- Identification by Analysing Book Reviews of Current, Notable English Language Textbooks, in Library and Information Science
- No.19, p.1-19
To find out a method to select important monographs and textbooks in library and information science from current publications, 1,771 book reviews for 1,183 books (about 1.5 reviews per book), appeared in 12 periodicals for the years of 1978, 1979, and 1980, were examined.
The periodicals used for this study were; Journal of the American Society for Information Science, Journal of Documentation, Information Processing and Management, Aslib Proceedings, Special Libraries, Journal of Libraries, Library Automation, Bulletin of the Medical Library Association, College and Research Libraries, Library Quarterly, Library Journal, Library Association Record, and Unesco Journal of Information Science, Librarianship, and Archives Administration. Some of these titles were selected by the citation counting method applied to Annual Review of Information Science and Technology and Advances in Librarianship. Others were selected by the same method applied to the top-ranking journals obtained in this primary selection.
All the book reviews in these periodicals for the period were examined, recorded, and classified into 13 ranks, such as 1, 1+, -2, 2, 2+, …, -5, 5. Here, 1 denotes “a very poor book, you should not buy”; 2 denotes “a book you better not bu”; 3 is for “a book that was neither good nor ba”; 4 is for “better bu”; 5 is for “must bu”; + or - attached to them indicates a slant toward either better or poorer respectively.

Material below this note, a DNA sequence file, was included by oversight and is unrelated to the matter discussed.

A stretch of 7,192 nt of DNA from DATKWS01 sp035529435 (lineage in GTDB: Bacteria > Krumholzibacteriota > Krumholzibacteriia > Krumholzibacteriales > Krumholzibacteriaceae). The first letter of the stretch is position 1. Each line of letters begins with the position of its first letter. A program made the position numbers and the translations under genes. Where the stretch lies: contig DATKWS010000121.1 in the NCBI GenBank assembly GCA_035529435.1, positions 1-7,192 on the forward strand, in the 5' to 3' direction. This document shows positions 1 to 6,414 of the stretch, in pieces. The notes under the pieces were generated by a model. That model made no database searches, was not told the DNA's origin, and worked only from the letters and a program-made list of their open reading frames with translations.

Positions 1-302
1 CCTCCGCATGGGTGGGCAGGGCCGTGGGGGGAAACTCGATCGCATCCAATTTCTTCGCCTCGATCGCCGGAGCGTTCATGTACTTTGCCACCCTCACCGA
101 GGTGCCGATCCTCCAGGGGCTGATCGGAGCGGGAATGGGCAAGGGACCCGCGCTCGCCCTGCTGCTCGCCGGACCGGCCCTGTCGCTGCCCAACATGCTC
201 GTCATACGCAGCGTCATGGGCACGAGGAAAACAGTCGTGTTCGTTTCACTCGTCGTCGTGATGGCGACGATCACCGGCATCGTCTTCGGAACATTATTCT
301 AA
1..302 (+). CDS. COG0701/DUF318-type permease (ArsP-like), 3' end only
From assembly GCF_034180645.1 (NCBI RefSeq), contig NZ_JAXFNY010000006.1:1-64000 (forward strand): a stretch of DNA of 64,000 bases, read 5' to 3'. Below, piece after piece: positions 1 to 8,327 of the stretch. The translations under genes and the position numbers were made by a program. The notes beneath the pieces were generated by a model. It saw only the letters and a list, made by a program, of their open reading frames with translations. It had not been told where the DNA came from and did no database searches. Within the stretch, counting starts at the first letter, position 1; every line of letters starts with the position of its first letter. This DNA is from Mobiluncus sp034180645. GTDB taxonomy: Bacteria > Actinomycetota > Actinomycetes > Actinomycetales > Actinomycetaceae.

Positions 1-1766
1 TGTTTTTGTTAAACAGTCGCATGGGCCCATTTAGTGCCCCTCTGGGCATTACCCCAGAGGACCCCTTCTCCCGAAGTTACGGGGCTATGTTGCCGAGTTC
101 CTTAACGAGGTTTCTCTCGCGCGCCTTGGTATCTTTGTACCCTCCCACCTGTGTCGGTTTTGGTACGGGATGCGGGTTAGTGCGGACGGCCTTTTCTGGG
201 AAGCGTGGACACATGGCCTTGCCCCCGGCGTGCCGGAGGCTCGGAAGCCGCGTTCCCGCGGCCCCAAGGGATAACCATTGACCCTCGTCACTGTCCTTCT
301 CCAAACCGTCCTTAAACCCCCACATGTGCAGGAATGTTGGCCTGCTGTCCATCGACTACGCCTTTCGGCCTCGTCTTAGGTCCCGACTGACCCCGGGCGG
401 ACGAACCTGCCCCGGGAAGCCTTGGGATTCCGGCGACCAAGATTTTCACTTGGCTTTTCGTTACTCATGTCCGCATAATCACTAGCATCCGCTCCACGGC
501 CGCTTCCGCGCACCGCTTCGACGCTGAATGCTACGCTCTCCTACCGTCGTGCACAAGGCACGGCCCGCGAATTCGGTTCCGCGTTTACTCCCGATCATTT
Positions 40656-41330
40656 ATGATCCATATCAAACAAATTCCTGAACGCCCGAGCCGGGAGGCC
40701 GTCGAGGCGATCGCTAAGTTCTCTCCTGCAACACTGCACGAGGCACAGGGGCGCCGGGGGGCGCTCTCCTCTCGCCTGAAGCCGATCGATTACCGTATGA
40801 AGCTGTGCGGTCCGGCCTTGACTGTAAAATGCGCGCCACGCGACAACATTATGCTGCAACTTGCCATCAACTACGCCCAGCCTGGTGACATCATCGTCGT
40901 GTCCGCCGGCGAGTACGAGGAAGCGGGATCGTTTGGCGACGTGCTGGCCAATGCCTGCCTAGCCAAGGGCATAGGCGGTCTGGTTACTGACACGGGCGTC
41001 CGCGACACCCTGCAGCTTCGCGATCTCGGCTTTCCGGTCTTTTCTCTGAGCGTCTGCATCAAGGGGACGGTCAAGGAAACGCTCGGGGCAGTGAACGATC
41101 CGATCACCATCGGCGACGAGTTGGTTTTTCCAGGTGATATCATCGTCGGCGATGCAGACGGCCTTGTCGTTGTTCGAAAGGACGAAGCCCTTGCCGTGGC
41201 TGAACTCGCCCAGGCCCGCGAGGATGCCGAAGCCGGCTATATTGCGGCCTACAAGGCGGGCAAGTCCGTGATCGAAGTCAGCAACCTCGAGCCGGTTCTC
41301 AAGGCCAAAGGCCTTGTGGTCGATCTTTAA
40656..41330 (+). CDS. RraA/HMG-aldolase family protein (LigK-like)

A list of 48 books, that were reviewed more than 4 times, was compiled. This includes a book by F. W. Lancaster that was reviewed in 9 different periodicals. The book was followed by another book of same author and a book written by M. S. Martin. Both of them had been reviewed 7 times. Then, there were four titles with 6 reviews, 11 with 5 reviews, and 30 with 4 reviews.
While, the average points of all 1,183 books was 2.32, that of these 48 books was 2.68. That is slightly better than the average. However, 19 of them had lower points than this average.
Another additional list of 19 titles, that were reviewed 3 times and received higher than 4.00 point, was also compiled.
Almost all of these 67 titles were listed in more than one of the following three selective lists of books and book reviews. They were, 1) “the Librarian's Bookshel” of the Bowker Annual of Library and Book Trade Information; 2) American Reference Books Annual; and 3) “the JAL guide to New Books and Book Review” of Journal of Academic Librarianship.
The present study found out that there were books that drew special attention of many people and were reviewed in many periodicals in the profession. However, all of these titles were not necessarily given favorable reviews. The works published many times as revised editions were also not necessarily given favorable reviews. But both, publishers and authors were found to be some reliable clue in judging the quality of books.